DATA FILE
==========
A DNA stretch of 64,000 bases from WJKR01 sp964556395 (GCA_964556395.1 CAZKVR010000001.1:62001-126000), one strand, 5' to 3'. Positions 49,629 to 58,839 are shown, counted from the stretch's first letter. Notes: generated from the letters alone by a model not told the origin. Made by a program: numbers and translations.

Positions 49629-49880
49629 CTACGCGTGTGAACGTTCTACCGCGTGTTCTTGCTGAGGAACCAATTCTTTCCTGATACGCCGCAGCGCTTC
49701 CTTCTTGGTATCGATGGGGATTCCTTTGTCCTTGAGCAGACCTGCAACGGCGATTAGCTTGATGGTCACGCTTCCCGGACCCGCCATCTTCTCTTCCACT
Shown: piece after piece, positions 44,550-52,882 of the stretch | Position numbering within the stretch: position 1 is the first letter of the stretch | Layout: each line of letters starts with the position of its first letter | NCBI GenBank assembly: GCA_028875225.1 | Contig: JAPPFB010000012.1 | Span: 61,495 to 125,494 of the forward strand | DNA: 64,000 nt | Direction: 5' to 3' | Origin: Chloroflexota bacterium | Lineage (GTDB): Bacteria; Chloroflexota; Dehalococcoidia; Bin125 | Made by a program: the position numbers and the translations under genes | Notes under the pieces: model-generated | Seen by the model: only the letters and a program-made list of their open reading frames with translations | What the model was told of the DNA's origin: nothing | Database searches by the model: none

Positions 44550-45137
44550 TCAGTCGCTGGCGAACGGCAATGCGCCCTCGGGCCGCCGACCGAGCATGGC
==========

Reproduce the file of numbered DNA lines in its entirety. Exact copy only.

A DNA stretch of 64,000 bases from WJKR01 sp964556395 (GCA_964556395.1 CAZKVR010000001.1:62001-126000), one strand, 5' to 3'. Positions 49,629 to 58,839 are shown, counted from the stretch's first letter. Notes: generated from the letters alone by a model not told the origin. Made by a program: numbers and translations.

Positions 49629-49880
49629 CTACGCGTGTGAACGTTCTACCGCGTGTTCTTGCTGAGGAACCAATTCTTTCCTGATACGCCGCAGCGCTTC
49701 CTTCTTGGTATCGATGGGGATTCCTTTGTCCTTGAGCAGACCTGCAACGGCGATTAGCTTGATGGTCACGCTTCCCGGACCCGCCATCTTCTCTTCCACT
Shown: piece after piece, positions 44,550-52,882 of the stretch | Position numbering within the stretch: position 1 is the first letter of the stretch | Layout: each line of letters starts with the position of its first letter | NCBI GenBank assembly: GCA_028875225.1 | Contig: JAPPFB010000012.1 | Span: 61,495 to 125,494 of the forward strand | DNA: 64,000 nt | Direction: 5' to 3' | Origin: Chloroflexota bacterium | Lineage (GTDB): Bacteria; Chloroflexota; Dehalococcoidia; Bin125 | Made by a program: the position numbers and the translations under genes | Notes under the pieces: model-generated | Seen by the model: only the letters and a program-made list of their open reading frames with translations | What the model was told of the DNA's origin: nothing | Database searches by the model: none

Positions 44550-45137
44550 TCAGTCGCTGGCGAACGGCAATGCGCCCTCGGGCCGCCGACCGAGCATGGC